This concept refers to the capacity or ability to combine images, representations, models or structures in different ways in order to achieve a solution in a technological system. An historical well known figure who exemplifies in a memorable way the possibilities of the visual thinking is the artist and engineer Leonardo da Vinci. His drawings and comments reflect the peculiarities of the results he produced by analogical procedures. An example of this cognitive process can be found when Leonardo compares muscles with levers, or the flight of a bird in particular moments with the turn of a screw. Consequently some contributions were made by him and others in the Renaissance to the creation of a visual language, which has a remarkable influence in the following years. The different techniques intended to the mechanization of drawing produced since the 16th Century prove the interest in establishing rules and routines in this sort of knowledge.
Perspectograph, Ludovico Cigoli, c.1610 (drawingmachines.org)
The meaning of visual thinking in history and in the transmission of knowledge was compared with other similar mental skills and experiences not codified. Karl Polanyi attributed to these cognitive dimensions a central role in his book Personal Knowledge (1958). Later on he published the book Tacit Dimension (1966); so concepts such as “tacit knowledge” and “know-how” acquired a particular significance in the epistemological approaches to human activities and practices. The relevance of this type of experiences in the domain of technology was noted by Eugene S. Ferguson in the 1970s. Particular interest had his seminal paper untitled “The Mind’s Eye: Nonverbal Thought in Technology” (Science, 197, 1977) which covered the main historical, cultural and psychological issues involved in the process of thinking with pictures. There he examined topics such as the role that nonverbal thought had played in technologists practices since the Renaissance; the traditions of illustrated books; the emergence of new trends in education that paid special attention to artisan work and trades; the techniques aimed at the reproduction of images, and last but not least, the use of objects in teaching. A great part of these activities are not the result of the simple application of analytical geometry mental tools.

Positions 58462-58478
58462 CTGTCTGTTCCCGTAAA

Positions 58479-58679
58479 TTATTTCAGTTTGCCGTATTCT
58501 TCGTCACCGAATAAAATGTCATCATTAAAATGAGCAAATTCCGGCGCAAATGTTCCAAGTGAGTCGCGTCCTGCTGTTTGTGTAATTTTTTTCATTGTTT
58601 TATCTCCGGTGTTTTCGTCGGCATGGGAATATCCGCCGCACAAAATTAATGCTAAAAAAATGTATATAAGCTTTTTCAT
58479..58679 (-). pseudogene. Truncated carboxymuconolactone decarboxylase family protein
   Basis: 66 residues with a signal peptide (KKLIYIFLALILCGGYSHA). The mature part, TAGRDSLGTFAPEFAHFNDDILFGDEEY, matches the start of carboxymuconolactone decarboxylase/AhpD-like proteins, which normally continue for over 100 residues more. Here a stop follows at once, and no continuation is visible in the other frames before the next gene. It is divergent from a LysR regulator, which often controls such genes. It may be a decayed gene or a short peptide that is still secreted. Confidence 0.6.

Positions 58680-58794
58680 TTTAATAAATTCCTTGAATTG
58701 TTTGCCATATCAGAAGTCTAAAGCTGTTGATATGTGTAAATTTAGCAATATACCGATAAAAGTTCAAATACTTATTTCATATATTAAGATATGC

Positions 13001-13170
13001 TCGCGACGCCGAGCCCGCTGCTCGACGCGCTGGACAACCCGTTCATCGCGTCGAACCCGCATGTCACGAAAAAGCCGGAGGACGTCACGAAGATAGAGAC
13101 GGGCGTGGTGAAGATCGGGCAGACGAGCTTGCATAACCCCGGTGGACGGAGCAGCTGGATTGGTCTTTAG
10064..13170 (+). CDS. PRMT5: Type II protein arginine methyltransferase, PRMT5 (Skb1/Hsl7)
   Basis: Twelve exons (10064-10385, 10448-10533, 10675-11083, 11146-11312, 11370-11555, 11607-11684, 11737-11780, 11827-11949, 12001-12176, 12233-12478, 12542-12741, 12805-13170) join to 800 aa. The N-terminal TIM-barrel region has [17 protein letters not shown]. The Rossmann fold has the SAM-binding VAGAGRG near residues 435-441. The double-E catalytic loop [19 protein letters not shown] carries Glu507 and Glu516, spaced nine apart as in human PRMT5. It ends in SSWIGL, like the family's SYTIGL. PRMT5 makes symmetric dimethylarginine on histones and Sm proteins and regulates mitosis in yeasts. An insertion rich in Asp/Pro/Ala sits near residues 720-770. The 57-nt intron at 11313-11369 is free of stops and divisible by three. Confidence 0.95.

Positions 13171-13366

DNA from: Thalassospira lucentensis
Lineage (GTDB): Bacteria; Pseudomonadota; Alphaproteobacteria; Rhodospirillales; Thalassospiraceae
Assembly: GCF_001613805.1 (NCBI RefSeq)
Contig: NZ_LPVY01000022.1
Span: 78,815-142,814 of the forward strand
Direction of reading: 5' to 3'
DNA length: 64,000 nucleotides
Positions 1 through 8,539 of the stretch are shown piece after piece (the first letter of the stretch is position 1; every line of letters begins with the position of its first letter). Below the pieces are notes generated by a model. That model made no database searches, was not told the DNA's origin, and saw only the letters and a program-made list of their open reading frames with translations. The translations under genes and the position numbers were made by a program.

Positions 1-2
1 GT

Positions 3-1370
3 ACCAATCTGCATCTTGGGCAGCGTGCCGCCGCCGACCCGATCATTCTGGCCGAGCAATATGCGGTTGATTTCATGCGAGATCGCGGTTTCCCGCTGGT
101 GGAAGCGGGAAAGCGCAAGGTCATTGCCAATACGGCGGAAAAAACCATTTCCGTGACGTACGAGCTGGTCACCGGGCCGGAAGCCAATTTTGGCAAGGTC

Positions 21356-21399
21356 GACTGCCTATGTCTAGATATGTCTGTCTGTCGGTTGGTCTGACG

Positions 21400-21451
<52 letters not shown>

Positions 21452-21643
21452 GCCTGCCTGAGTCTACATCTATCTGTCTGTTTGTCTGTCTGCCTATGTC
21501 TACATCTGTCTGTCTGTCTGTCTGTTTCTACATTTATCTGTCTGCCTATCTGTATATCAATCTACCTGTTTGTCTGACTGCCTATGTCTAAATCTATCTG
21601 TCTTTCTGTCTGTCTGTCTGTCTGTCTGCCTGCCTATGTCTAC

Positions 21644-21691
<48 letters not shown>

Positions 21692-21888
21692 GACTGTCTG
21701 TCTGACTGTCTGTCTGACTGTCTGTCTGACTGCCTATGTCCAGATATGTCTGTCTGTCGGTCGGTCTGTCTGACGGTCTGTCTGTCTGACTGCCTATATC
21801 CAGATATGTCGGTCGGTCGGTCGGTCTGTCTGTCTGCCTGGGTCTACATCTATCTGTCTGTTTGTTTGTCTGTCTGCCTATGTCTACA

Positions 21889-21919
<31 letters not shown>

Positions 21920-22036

In a later publication, Engineering and the Mind’s Eye (1992), Ferguson extended the issues above mentioned to other observations and evidences. There is for instance a reference worth mentioning to visual patterns that defines the “personal style” of inventors. In the case of Thomas A. Edison -the example attended in the book- it was identified a “visual thread” that connects his different creations. As Ferguson puts it, taking into consideration Reese Jenkins historical studies, “Edison used again and again an array of mechanical combinations that he adapted to such diverse machines as the phonograph, the printing telegraph, the mechanical teleautograph […] the kinetoscope […] One combination of elements of style that appeared in Edison’s designs was a rotating drum or cylinder” (26-28).
Along the course of history there have been numerous efforts made to transmit visual knowledge (drawing techniques, perspective machines, cameras obscura, projection devices, printing processes…) and to systematize the principles of mechanisms (see the “mechanical alphabet” by Christopher Polhem or the Essai sur la composition des Machines by José María de Lanz and Agustín de Betancourt, 1808). Nevertheless, as Dennis R. Herschbach states, this type of knowledge “cannot be easily expressed formally. Descriptions, diagrams, and pictures help to explain tacit knowledge, but it largely results from individual practice and experience” (Herschbach, 1995, 35-36). And this is common not only in mechanical arts but in the so-called high-tech industries, electronics and telecommunications.
References and further reading
Rudolf Arnheim, Visual Thinking, University of California Press, 1969; Dennis R. Herschbach (1995), “Technology as knowledge: implications for instruction”, Journal of Technology Education, 7, 1, 31-42; Eugene S. Ferguson (1977). “The Mind’s Eye: Nonverbal Thought in Technology”, Science, 197, 827-836; Eugene S. Ferguson (1992). Engineering and the Mind’s Eye. Massachusetts, The MIT Press; Klaus Hentschel (2014). Visual Cultures in Science and Technology: A Comparative Study, Oxford University Press; Anthonie Meijers, ed. (2009). Philosophy of Technology and Engineering Sciences, Amsterdam, Elsevier, vol. 9